Objective: Studies on the use of intradetrusor botulinum toxin A injection for children with neuropathic bladders are insufficient and the results are controversial. The aim of the present study was to evaluate the effect of intradetrusor botulinum toxin A injection for children with neuropathic bladders that are resistant to anticholinergic treatment, and to reveal any criteria indicating treatment success.
Patients/methods: Hospital records were reviewed of 16 children with neuropathic bladders due to myelomeningocele, and who had botulinum toxin A injections between 2007 and 2010. Botulinum toxin A (10 units/kg) was injected endoscopically into various sites of the detrusor, except the trigone. The success was defined as complete dryness between clean intermittent catheterizations. Urodynamic studies before and after the application were evaluated and parameters, including bladder capacity (measured/expected) and compliance, were also analyzed. Reviewing the results, patients were then classified into two groups: as having fibrotic bladders (noncompliant, acontractile bladders with high pressures) or overactive bladders. Urodynamic findings and therapy success were then compared between the groups.
Results: A total of 19 injections, including repeat injections in three patients, were performed. Results of the 16 initial injections were evaluated. Nine patients had detrusor overactivity, and five out of nine (56%) applications in this group resulted in complete dryness between clean intermittent catheterizations. In bladders with typical detrusor overactivity, there was a significant increase in both the capacity (from 0.53 to 0.74) and compliance (from 4.7 to 8.6 ml/cm H2O). Looking at the seven patients that displayed fibrotic bladders with very low compliance and no contraction at all, none of them presented with notable clinical improvement from injections. Comparing the urodynamic findings, there was no significant difference in compliance (3.1 ml/cm H2O before and 3.5 ml/cm H2O after) and bladder capacity (0.58 before and 0.52 after the treatment) in the fibrotic bladders.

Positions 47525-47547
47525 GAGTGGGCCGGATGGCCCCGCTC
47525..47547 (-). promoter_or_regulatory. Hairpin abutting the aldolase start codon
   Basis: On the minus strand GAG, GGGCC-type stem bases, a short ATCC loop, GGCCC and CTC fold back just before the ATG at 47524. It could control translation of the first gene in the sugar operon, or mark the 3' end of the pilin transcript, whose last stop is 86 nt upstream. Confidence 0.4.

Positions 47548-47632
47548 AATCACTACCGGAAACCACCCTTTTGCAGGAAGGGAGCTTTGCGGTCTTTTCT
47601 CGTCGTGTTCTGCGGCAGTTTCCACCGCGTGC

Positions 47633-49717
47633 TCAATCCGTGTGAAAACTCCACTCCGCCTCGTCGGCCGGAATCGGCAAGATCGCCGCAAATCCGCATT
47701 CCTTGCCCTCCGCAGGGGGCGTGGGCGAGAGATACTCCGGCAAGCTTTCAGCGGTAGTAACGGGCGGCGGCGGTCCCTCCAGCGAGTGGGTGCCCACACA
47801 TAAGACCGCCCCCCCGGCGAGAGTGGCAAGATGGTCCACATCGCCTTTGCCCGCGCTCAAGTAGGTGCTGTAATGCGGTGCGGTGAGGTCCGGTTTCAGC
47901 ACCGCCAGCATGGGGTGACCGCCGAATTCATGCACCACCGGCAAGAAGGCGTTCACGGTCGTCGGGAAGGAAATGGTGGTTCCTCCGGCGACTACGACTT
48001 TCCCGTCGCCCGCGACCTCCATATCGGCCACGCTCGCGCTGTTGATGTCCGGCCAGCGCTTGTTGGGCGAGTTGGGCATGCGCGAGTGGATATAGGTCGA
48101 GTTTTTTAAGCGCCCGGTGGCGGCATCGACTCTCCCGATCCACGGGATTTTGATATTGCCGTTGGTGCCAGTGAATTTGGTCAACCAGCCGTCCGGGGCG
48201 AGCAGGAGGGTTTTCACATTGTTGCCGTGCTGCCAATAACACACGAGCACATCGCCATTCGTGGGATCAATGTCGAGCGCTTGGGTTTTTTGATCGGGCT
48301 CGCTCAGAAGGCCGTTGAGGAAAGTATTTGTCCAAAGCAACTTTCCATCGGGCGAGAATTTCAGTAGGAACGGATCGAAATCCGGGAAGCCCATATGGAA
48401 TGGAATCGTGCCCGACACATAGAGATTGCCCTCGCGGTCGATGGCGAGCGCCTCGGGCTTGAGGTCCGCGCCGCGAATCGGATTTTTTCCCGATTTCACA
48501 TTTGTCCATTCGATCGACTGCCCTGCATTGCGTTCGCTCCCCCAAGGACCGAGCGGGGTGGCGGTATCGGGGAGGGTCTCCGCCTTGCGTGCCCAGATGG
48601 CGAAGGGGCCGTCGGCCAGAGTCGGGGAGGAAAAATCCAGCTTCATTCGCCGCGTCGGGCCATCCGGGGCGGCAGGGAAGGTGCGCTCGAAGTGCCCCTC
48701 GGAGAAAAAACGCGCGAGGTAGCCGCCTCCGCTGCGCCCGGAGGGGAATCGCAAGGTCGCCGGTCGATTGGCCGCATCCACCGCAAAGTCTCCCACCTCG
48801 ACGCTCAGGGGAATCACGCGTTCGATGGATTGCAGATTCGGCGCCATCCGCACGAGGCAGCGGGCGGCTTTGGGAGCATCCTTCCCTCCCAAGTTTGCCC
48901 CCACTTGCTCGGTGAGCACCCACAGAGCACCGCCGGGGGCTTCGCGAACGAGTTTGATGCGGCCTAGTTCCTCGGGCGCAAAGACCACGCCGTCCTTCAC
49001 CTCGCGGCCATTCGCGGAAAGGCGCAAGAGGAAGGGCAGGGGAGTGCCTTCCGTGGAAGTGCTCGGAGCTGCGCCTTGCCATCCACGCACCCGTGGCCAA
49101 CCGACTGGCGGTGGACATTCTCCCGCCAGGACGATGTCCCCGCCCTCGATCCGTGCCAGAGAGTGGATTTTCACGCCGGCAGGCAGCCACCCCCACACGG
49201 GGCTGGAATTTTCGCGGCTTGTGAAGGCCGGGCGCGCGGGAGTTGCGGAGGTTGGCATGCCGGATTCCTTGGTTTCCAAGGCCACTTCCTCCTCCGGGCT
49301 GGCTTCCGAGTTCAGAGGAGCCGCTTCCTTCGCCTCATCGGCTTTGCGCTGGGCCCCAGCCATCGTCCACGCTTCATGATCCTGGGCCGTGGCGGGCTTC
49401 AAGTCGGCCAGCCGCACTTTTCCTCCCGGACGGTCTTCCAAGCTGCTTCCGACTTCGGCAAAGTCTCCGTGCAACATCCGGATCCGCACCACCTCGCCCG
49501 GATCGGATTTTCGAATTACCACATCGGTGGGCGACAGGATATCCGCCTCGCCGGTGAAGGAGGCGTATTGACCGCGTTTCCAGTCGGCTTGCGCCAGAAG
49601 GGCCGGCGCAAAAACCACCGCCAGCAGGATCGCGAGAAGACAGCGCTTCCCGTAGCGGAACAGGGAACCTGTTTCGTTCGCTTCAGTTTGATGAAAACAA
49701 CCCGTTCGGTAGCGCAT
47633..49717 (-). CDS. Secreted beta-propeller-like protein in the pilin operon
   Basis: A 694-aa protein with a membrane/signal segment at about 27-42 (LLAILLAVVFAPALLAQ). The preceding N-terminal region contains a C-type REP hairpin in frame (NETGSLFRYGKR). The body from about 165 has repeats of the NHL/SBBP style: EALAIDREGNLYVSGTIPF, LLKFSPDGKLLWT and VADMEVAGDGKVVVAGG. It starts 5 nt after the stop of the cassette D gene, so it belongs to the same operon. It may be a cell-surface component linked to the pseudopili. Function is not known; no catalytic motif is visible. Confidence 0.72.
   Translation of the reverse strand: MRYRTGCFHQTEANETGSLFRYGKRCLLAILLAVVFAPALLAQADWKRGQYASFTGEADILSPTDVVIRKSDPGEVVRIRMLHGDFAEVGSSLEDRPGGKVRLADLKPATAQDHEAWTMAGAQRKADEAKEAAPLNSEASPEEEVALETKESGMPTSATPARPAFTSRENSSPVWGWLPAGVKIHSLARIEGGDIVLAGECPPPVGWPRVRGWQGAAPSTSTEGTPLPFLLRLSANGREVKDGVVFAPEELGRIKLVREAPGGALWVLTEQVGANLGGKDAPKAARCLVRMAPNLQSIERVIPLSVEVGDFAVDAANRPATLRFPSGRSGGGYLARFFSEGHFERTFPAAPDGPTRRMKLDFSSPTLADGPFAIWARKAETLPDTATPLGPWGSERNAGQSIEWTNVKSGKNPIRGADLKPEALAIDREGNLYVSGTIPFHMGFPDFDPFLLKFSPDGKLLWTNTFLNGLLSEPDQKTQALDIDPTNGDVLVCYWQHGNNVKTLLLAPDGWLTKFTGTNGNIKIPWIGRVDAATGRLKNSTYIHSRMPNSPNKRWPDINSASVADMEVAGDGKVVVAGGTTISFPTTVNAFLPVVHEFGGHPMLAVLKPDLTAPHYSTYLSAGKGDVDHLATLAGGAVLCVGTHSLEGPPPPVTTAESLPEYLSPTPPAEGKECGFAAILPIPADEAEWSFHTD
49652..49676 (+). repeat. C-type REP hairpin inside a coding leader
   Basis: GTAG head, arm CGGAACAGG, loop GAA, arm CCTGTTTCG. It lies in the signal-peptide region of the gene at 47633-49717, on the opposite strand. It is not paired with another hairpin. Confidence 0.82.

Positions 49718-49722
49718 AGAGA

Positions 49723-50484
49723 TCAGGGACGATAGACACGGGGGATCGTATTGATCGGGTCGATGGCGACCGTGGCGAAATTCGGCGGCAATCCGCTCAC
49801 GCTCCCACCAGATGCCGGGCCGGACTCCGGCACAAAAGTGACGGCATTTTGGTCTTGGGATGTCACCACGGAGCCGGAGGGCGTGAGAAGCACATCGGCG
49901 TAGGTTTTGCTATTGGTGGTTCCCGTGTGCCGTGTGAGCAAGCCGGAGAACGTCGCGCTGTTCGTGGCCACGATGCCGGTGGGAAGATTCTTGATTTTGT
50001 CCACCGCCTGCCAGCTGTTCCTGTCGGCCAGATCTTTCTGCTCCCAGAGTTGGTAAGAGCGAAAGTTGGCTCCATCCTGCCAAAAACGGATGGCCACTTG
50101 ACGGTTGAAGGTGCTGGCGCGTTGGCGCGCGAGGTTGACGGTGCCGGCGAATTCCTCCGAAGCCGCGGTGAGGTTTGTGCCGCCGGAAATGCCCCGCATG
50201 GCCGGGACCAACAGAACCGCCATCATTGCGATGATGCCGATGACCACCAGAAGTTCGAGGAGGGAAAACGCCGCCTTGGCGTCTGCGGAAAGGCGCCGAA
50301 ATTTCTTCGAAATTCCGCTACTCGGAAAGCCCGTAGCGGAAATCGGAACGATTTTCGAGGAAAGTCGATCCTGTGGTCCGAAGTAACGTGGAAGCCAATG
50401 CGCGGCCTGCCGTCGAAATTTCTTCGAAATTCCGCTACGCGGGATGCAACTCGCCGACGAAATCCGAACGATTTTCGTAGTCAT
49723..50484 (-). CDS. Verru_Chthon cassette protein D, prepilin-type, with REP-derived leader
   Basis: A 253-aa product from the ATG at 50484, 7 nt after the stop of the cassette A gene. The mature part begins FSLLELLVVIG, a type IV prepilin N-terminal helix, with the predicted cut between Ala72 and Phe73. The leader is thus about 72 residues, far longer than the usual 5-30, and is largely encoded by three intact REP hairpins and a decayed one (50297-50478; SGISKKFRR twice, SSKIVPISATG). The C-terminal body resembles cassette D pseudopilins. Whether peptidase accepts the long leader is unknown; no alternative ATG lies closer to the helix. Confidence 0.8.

Discussion: Despite its worldwide usage and FDA approval, studies on the effectiveness of botulinumtoxin A on neuropathic bladders in children are controversial. There are now numerous studies attesting to the good results of BoNTA in neuropathic detrusor overactivity; however, only scarce reports comment on the specific features of the disease process among patients and reasons for failure in some. In our study, reviewing the urodynamic findings carefully, it was observed that the patients who did not respond to injections were the ones with no contractions, despite high pressures and low compliance. Therefore, describing the indications of BoNTA as neuropathic detrusor overactivity and urinary incontinence despite anticholinergic medications may lead to mistreatment of patients in the decompensated phase of a hyper-reflexive detrusor. Pretreatment urodynamic evaluation might be a good indicator, without biopsies, of estimating the degree of fibrosis and the patients who will benefit from the injection.
Conclusion: Botulinum toxin A injection in the neuropathic bladder of myelomeningocele patients was found to be ineffective if the detrusor was fibrotic, of low compliance and had lost contractility. Urodynamic findings should be carefully analyzed in order to select appropriate patients that may benefit from Botulinum injection.
Keywords: Botulinum toxin A; Neuropathic bladder; Urodynamic study.
Copyright © 2014 Journal of Pediatric Urology Company. Published by Elsevier Ltd. All rights reserved.